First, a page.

Ariadne’s journey to Olympus: reflections of the myth in the iconographic work

Marta Bailón García


Theseus volunteered as a victim accompanying the sacrifice of young people offered by the Aegeus, king of Athens, to Minos, king of Crete. The purpose of the offer was to end the threat of the Minotaur, the final recipient of human sacrifice. Before facing the monster Theseus finds Ariadne, who offered her help to get out of the company unharmed, after promising eternal love. After leaving triumphant, Theseus boarded his ship taking Ariadne with him, but abandoned it on the island of Naxos. There the god Dionysus discovered her and decided to marry her and turn her into a goddess. The myth of Ariadne has been reflected in classical art creating iconographic models that were repeated throughout the Greco-Roman period. After these models were repeated in different representations, adapting to Christianity, as we showed in the example of “Mary Magdalene in the desert”. Equally, the myth of Ariadne continued to be represented with different interpretations.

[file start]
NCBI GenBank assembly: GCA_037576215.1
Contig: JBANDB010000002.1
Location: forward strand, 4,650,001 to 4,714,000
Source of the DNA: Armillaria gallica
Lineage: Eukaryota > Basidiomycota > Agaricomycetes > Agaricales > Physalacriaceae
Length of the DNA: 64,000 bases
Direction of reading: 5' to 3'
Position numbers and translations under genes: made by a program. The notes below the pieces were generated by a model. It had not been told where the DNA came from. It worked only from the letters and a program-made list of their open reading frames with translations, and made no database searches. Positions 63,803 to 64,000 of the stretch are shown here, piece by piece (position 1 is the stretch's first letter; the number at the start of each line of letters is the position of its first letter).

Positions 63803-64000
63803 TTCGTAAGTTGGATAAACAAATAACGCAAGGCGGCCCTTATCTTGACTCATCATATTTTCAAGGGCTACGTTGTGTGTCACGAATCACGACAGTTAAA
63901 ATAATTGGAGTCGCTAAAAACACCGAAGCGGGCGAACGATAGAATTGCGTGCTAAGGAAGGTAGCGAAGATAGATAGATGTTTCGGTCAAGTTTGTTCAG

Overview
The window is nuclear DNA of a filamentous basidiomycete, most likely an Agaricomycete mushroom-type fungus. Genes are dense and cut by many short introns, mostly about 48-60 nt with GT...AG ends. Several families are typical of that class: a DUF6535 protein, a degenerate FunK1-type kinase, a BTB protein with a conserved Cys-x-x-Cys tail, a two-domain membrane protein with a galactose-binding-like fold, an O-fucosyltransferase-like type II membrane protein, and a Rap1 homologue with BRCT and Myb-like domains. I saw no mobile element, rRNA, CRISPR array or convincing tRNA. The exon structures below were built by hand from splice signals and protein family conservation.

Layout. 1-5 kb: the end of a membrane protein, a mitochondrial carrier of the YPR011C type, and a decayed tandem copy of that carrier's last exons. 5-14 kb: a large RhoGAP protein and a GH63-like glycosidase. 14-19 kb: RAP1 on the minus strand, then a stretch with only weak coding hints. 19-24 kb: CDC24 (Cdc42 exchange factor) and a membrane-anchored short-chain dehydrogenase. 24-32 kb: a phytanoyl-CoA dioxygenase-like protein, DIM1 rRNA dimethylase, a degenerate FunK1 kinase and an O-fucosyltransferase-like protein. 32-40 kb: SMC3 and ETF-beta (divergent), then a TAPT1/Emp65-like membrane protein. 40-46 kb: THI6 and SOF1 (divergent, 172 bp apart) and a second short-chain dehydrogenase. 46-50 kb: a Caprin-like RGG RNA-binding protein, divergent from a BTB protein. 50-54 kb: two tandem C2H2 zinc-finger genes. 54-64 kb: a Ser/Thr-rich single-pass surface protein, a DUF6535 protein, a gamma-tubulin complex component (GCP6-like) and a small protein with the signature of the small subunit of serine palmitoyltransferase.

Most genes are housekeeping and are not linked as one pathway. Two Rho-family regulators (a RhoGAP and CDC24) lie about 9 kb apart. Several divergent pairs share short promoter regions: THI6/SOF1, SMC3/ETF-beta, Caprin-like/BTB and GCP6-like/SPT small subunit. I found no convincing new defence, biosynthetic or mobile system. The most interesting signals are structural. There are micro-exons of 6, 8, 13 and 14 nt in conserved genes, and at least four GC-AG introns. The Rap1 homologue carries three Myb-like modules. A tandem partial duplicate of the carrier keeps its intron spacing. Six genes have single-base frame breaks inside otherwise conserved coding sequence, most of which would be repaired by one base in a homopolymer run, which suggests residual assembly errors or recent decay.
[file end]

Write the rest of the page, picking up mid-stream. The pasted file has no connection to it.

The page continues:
Ariadne, Theseus, Minotaur, Dionysus, Naxos, Corona Borealis.

Full Text: PDF (Español)


  • There are currently no refbacks.

Creative Commons License
This work is licensed under a Creative Commons Attribution 3.0 License.